Escaping the valley

In my previous blog posting, I brought attention to my hometown river — the Kennebec. While it may be majestic, February's warming temperatures have turned it into a magnet. The surrounding area's snow and ice are melting at a rapid pace, and running downhill. The roads and trails are literally awash. I needed to escape the valley.

The go-to alternative has always been to head south and utilize Route 201, with its wide breakdown lanes. The only real drawback is the need to throw a bicycle rack on the car and drive the nearly nine miles to a "Park & Ride" lot. I've never been a fan of motoring a short distance to go for a pedal.

Anyway, the pavement — while a little dusty and sporadically covered with rock salt — was dry and inviting. I was able to pile up some serious miles, including the season's first 30-plus-mile rides. The bike of choice was my Specialized Crux, equipped with 38mm tires. The latter detail was done with safety in mind, just in case I encountered ice, road cracks, or slippery sand.

The biggest challenge this time of year — besides locating suitable road conditions — is the constant conundrum of getting the clothing details just right. As a cyclist, you are basically transitioning from one season to another. After dressing like the Michelin Man to get through the winter, I'm beginning to get the opportunity to occasionally peel off a few layers of kit. But determining how much or how little to unclothe can be tricky, as one strives for a comfortable — as in body temperature — cruise.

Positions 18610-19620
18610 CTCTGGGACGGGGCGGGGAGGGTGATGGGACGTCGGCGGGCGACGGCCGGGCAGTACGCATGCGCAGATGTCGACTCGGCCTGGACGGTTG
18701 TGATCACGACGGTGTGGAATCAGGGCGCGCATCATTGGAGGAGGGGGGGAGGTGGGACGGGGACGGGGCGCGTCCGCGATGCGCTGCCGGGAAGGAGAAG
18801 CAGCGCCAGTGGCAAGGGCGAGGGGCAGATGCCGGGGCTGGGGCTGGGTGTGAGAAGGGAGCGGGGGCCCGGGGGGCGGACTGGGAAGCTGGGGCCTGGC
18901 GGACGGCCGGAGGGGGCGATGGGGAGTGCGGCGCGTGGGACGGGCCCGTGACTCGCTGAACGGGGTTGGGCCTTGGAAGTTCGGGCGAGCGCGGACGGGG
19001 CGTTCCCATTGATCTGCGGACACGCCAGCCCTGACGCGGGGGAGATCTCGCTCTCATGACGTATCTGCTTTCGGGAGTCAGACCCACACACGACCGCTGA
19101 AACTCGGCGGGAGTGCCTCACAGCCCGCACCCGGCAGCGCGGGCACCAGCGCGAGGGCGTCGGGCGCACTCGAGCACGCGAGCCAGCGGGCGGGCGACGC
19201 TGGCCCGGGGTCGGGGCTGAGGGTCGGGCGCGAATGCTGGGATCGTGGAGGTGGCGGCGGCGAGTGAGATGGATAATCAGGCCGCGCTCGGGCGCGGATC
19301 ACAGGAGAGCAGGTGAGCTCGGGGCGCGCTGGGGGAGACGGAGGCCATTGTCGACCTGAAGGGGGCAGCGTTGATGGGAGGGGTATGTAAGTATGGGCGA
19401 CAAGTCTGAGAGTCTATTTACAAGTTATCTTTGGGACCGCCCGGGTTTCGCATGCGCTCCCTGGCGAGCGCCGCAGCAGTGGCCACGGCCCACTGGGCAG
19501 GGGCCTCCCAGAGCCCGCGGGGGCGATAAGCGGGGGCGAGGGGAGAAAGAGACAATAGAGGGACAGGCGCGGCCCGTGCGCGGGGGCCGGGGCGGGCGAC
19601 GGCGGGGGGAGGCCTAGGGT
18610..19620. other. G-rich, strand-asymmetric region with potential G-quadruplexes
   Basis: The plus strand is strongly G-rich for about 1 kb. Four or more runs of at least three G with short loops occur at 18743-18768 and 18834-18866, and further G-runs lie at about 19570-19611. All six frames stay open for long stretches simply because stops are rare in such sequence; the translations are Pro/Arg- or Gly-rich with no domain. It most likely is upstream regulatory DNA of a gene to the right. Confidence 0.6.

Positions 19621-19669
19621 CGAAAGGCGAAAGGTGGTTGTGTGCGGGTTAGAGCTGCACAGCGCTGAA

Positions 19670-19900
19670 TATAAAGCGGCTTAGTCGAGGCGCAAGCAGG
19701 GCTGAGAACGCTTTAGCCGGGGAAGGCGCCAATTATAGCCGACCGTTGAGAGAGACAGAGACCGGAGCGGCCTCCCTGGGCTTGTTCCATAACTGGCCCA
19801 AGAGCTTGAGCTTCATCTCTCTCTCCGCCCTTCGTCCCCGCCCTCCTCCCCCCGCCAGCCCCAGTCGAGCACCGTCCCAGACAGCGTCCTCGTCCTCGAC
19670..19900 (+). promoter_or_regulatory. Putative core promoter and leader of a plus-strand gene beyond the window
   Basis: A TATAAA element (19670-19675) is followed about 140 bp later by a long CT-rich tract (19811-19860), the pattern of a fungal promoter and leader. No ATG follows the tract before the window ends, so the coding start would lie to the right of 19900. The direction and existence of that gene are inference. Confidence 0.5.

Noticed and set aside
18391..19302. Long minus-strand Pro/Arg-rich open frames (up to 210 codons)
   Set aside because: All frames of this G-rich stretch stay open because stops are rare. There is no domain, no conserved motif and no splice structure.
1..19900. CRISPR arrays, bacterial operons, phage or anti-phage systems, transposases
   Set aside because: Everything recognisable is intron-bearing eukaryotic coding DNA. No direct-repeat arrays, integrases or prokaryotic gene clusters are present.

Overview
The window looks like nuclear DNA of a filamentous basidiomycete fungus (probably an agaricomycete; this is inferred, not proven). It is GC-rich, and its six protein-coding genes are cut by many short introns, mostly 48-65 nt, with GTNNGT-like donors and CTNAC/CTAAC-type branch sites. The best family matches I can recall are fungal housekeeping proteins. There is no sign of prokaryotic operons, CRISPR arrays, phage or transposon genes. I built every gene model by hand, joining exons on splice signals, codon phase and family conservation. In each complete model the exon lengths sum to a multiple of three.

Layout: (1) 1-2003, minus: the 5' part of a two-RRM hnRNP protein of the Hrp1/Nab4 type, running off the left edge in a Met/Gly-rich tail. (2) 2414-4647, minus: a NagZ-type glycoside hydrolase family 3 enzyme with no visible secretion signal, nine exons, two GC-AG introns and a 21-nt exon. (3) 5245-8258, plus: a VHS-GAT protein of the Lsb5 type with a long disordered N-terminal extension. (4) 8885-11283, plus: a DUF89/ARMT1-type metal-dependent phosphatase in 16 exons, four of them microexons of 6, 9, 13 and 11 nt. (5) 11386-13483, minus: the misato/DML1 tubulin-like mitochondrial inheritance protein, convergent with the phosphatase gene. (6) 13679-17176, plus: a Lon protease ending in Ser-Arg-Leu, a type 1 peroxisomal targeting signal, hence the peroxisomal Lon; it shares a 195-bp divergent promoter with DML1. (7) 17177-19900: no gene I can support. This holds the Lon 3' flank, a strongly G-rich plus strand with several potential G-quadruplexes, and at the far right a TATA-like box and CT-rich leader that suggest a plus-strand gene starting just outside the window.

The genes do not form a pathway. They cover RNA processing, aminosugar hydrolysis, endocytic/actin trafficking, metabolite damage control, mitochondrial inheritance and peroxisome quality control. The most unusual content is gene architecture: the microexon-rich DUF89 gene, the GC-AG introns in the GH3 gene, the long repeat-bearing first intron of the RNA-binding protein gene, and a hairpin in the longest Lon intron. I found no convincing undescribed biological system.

This topic brings up thoughts concerning my cycling friend Scott. We are always making fun of him, because he is notorious for having too much on — no matter the time of year. He's constantly stuffing extra clothes behind my front-yard fence to pick back up following our rides. Just one of his foibles that we love about him.

So, if you're not riding your bicycle yet, get it ready. And stay safe. And don't forget the lights — front and rear!

Frost heave warning ... a sure sign that spring is coming!

'Thought for the day'

"Bike riding as little as three miles a day will improve your sex life." — Dr. Franco Antonini

From "Words To Ride By ... Thoughts on Bicycling" by Michael Carabetta (Chronicle Books, 2017)

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